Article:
We decided to dust off and update this innovative solution to restoring habitats with the most industrious aquatic mammal: beavers.
At The Optimist Daily, we’ve written a great deal about the benefits beavers bring to their environment and the importance of restoring their populations in certain areas. Beavers are often vilified in certain communities for the same reason they’re such iconic North American creatures: they have an unparalleled ability to change their environment. Perhaps the only other mammals with that kind of impact are humans.
These river-dwelling rodents can excavate thousands of cubic meters of soil per year to pack onto their dams. They fell trees and dig canals, and in doing so they often come into conflict with humans.
Infamous ecosystem engineers
Perhaps nowhere else do these cheeky critters stir up more trouble than in Canada. Beavers stole fence posts in Porcupine Plain, Saskatchewan to build their dams. They chewed through internet cables in British Columbia depriving a whole town of internet access, and 200 beaver dams on nearby waterways put 11 square miles of the Quebec town of Grenville-sur-la-Rouge. This obviously upset the town, which called for the 800 nearby beavers to be eradicated.
While these communities’ outrage is understandable, experts maintain that beavers do far more good than harm.
“Beavers just have such a tremendous influence on everything around them,” said Glynnis Hood, a professor of environmental science at the University of Alberta who has long studied beavers and their effects on water systems.
The environmental benefits of beavers
Beavers have a hugely beneficial effect on their ecosystems. Their dams help to restore vital wetlands, replenish groundwater, and filter out sediments, nitrogen, and phosphorus from water to create habitable areas for other species like fish and frogs.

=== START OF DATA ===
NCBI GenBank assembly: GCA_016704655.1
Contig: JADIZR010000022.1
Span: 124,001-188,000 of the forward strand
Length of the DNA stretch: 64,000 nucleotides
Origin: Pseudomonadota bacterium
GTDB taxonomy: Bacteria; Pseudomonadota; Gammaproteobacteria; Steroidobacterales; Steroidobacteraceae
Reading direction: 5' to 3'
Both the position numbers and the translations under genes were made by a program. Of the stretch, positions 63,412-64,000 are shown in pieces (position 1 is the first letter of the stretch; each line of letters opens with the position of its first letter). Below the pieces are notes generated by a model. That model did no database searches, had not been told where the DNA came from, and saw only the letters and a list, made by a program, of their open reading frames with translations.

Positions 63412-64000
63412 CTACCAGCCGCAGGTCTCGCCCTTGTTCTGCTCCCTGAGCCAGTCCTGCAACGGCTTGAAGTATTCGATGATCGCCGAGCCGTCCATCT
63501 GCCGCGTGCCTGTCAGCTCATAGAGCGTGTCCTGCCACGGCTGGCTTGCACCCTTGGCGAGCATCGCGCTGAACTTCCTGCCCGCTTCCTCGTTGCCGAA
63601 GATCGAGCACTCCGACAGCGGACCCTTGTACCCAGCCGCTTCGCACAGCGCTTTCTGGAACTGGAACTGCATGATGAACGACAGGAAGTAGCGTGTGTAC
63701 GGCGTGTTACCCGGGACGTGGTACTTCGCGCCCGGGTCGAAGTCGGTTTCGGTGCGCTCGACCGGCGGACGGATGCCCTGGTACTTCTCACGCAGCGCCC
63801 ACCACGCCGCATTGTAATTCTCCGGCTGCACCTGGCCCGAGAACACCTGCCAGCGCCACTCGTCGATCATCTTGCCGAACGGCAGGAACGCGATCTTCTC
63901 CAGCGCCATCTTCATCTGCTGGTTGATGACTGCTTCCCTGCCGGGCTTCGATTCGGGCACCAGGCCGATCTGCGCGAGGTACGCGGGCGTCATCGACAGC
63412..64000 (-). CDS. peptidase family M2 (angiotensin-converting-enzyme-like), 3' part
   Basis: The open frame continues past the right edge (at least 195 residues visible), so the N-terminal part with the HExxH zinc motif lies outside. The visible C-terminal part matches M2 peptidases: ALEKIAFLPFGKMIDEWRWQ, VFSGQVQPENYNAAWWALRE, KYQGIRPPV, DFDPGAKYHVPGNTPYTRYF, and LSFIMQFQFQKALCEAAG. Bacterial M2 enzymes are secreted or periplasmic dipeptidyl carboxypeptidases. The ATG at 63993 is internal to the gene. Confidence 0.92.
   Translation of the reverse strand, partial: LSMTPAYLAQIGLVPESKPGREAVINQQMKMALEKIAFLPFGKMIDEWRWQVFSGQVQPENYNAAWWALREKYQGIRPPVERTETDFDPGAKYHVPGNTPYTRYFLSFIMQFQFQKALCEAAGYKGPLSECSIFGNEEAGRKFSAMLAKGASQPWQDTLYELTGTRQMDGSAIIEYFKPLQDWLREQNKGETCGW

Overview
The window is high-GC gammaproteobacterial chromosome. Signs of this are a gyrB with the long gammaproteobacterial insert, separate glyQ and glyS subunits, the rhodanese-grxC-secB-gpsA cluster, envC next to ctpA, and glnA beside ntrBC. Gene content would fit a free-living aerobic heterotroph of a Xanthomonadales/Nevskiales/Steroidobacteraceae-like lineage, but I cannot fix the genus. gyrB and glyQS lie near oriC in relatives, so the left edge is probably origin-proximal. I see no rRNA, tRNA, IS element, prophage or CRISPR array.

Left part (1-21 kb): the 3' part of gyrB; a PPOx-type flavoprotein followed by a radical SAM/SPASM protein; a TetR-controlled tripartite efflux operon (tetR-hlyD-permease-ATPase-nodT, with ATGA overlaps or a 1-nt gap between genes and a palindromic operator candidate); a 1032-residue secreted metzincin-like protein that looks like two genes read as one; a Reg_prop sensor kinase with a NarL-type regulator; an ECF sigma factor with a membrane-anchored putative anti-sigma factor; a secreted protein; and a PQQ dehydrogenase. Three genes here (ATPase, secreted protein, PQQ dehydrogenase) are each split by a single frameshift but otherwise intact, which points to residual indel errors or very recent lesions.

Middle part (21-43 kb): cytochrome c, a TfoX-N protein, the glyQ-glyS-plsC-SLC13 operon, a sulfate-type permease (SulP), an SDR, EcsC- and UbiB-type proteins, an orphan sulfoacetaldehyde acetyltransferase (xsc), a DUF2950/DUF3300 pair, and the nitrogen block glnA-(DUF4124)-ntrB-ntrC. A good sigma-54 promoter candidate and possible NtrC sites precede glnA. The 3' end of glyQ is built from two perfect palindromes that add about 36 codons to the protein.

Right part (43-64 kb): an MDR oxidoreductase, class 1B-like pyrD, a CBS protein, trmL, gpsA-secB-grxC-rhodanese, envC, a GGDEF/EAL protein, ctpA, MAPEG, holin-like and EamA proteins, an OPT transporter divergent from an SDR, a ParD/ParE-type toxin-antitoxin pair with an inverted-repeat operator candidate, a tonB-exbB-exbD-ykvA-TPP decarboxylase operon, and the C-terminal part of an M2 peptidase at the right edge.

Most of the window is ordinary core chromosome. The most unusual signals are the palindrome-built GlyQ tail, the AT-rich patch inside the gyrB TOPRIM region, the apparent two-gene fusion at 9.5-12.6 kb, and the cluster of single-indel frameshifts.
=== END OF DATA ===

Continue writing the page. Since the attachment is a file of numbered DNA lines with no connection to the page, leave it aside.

Their industriousness and wide-spanning effects make beavers a keystone species. That’s why many organizations have decided to use them to replenish certain ecosystems.
Working together with beavers to fight climate change
Regeneration is an organization addressing climate change and paying attention to the revitalization of water systems by returning beavers to their natural habitats of ponds, lakes, and waterways. The Watershed Management Group, based in Tucson, Arizona, aims to improve desert ecosystems with a focus in Arizona. They’ve advocated for the return of beavers to local watershed areas in Arizona, such as the Santa Cruz and the San Pedro rivers. In the Fall of 2021, they launched their first binational survey to examine the past and future benefits of beavers in these water systems.
Experts and organizations are advocating for greater cooperation with beavers, enabling their animal agency for our benefit, theirs, and our ecosystems. “There’s too much weight sometimes put on the beavers, but they’re really just reacting to how we change environments,” said Hood. “Where we place our development matters. And how we envision nature interacting with our built structures also has to come into play when we design them.”
Beavers rewilding Britain
Five years ago, a debate roiled between British rewilders over whether or not to reintroduce beavers back into their ecosystems. Now, hundreds if not thousands of beavers are swimming, building, and rewilding in rivers and wetlands throughout Britain. And more and more landowners are taking part in the initiative.
Rewilding Britain is a nonprofit that has been growing over the last few years with an increased interest and big investments. Its initiatives have turned formerly unprofitable land into areas fertile for rewilding, new carbon credits, boosting a “biodiversity net gain,” and reintroducing valuable nutrients into British rivers.
These efforts not only brought an influx of beavers back to the land but also a 54 percent increase in jobs for rewilding. For example, the Trees for Life project turned a former shooting range in Scotland, staffed by one person, into a rewilding program that employs 15 people and operates multiple education centers.
This story was originally published on March 19, 2022.